Back pain may be caused by issues related to discs, joints, or soft tissue supports (which include the muscles, tendons and ligaments) of the back. Conditions such as osteoporosis, fractured vertebrae, compressed spinal nerves and bulging and herniated discs may require treatment.
A facet joint block is a minimally invasive procedure that involves using fluoroscopy of CT imaging to guide the placement of an injection into a facet joint to provide pain relief.
Facet joints are located in pairs on both sides of the vertebral column in the neck and back. They allow motion and provide the spine with support and stability.
Benefits of a Facet Block Procedure
A facet joint block procedure is performed to:
- Reduce inflammation
- Provide long-term pain relief
- Help patients tolerate physical therapy and other rehabilitative exercises
- Help physicians identify the cause of back or neck pain
Risks and Side Effects
During the procedure there is a small risk of infection (less than one in 1,000), bleeding (more common for patients with underlying bleeding disorders or those taking blood thinners), nerve injury (as a result of trauma from the needle or infection) or allergic reaction to the medication, contrast material or local anesthetic. Patients may experience increased pain for a few days after the injections, including localized pain at the injection site.
Women should speak to their physician or X-ray technologist before the procedure if they suspect they may be pregnant.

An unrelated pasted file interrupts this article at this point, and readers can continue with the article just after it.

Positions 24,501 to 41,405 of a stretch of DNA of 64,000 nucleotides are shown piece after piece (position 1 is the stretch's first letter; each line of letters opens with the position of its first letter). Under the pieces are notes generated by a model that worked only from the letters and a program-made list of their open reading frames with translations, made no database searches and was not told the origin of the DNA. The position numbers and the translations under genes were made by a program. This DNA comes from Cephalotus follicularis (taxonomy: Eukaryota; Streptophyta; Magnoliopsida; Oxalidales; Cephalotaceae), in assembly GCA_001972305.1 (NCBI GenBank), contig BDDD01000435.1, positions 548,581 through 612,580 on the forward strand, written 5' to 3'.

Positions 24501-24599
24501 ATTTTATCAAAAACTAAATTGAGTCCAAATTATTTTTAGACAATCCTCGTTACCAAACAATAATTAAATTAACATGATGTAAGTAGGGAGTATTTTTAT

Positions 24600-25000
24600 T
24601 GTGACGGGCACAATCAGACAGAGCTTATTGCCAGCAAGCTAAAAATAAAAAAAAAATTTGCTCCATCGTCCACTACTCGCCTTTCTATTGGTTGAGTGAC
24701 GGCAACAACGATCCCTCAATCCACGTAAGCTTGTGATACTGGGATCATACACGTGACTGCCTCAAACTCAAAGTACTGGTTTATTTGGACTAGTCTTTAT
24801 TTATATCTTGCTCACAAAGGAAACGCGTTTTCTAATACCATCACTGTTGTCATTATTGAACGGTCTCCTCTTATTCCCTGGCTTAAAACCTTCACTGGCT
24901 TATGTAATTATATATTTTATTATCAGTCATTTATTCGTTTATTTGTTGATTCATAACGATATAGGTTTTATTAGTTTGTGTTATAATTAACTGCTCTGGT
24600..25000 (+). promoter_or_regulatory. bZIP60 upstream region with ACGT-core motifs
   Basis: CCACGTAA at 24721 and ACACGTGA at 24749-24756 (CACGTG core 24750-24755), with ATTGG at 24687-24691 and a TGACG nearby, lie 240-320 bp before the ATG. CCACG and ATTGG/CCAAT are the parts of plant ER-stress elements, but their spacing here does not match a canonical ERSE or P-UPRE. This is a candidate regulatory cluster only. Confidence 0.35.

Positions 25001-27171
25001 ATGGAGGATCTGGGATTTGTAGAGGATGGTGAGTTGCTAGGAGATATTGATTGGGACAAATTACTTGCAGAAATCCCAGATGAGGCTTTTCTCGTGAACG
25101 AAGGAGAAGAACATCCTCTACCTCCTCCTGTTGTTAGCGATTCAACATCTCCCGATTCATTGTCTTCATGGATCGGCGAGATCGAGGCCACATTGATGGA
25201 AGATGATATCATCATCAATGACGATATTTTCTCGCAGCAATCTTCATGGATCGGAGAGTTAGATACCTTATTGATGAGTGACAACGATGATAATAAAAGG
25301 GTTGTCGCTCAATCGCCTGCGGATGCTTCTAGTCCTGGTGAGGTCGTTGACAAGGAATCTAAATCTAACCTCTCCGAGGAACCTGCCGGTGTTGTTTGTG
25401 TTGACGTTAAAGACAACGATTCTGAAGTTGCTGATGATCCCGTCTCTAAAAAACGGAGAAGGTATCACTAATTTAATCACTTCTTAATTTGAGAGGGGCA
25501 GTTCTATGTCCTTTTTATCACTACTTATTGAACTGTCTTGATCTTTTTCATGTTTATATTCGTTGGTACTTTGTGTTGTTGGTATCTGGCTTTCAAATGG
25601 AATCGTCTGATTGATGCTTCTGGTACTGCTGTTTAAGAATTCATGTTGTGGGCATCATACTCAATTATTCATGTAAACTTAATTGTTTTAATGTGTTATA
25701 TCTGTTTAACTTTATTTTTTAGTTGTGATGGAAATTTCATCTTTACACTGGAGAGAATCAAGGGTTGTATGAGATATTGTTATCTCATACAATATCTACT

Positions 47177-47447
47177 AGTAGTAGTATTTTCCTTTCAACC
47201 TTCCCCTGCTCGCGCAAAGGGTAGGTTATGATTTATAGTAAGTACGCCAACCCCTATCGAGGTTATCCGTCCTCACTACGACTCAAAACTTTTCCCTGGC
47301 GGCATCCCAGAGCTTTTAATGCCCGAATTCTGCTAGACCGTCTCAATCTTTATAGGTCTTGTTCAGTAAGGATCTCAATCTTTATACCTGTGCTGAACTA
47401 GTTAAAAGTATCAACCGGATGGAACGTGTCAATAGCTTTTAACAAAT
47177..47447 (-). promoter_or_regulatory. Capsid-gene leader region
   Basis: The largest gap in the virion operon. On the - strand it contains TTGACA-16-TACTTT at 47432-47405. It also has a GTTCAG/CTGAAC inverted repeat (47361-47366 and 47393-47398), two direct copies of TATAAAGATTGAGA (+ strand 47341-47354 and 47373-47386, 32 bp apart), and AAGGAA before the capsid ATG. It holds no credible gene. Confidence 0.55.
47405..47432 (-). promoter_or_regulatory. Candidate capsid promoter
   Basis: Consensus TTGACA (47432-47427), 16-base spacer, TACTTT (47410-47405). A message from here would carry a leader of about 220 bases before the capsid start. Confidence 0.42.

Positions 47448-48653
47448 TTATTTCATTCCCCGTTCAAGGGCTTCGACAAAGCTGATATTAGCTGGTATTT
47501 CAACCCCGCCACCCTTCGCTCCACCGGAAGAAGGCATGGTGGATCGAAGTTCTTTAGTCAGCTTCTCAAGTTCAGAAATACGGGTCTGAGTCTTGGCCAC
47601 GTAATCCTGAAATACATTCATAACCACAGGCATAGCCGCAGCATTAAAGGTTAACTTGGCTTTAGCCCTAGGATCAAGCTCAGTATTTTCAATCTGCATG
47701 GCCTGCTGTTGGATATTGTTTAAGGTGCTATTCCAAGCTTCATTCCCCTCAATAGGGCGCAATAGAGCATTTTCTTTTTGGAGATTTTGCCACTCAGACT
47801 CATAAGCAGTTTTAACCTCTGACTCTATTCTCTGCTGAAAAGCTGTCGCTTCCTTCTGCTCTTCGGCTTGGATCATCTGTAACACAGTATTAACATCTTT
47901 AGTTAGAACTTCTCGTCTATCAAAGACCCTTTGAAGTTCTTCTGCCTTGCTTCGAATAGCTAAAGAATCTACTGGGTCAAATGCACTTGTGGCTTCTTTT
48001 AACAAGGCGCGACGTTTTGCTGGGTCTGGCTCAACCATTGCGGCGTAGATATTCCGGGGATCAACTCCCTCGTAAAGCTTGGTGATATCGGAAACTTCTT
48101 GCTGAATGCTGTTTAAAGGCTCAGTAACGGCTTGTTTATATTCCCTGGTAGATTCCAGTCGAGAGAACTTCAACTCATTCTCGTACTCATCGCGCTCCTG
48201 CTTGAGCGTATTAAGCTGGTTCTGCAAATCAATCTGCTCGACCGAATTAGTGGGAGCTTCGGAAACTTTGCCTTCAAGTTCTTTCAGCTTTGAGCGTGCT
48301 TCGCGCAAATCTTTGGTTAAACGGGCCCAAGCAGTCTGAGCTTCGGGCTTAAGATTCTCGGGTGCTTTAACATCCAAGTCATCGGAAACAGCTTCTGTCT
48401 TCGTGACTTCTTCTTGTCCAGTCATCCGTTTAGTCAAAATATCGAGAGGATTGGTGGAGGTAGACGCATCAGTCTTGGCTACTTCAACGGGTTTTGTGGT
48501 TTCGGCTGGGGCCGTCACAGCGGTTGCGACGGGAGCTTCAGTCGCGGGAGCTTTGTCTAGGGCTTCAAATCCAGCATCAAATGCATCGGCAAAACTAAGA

How to Prepare for Treatment
For three days before the procedure, patients should stop taking aspirin or blood thinner. Patients should avoid eating or drinking for eight hours before the procedure.
Patients need to arrange to have a driver take them home after the procedure, as they will not be able to drive for the rest of the day. In addition, patients should not apply any heat to the injected area for one day after the procedure. This means no hot baths, showers or soaking in pools or hot tubs.
What to Expect During Treatment
The procedure is performed in an X-ray room while the patient is lying on their stomach. An intravenous (IV) line may be set up to provide the patient with fluids and/or medication to aid in relaxation. The patient’s back will be cleaned with antiseptic soap and sterile drapes will be placed over the lower back. Local anesthetic will be administered, and patients may feel a brief stinging or burning sensation.
The doctor will use X-ray guidance to insert needles into the facet joints along the spine and inject the medication. The needles will then be removed, and the patient’s back will be cleaned.
The patient will be moved to the recovery area and monitored for about 20-30 minutes. Once the patient receives verbal and written discharge instructions, they will be able to leave with their driver.
Patients may feel significant improvement immediately after the injection. It’s important to track the amount of pain relief patients experience while they go about daily activities as well as how long the pain relief lasts.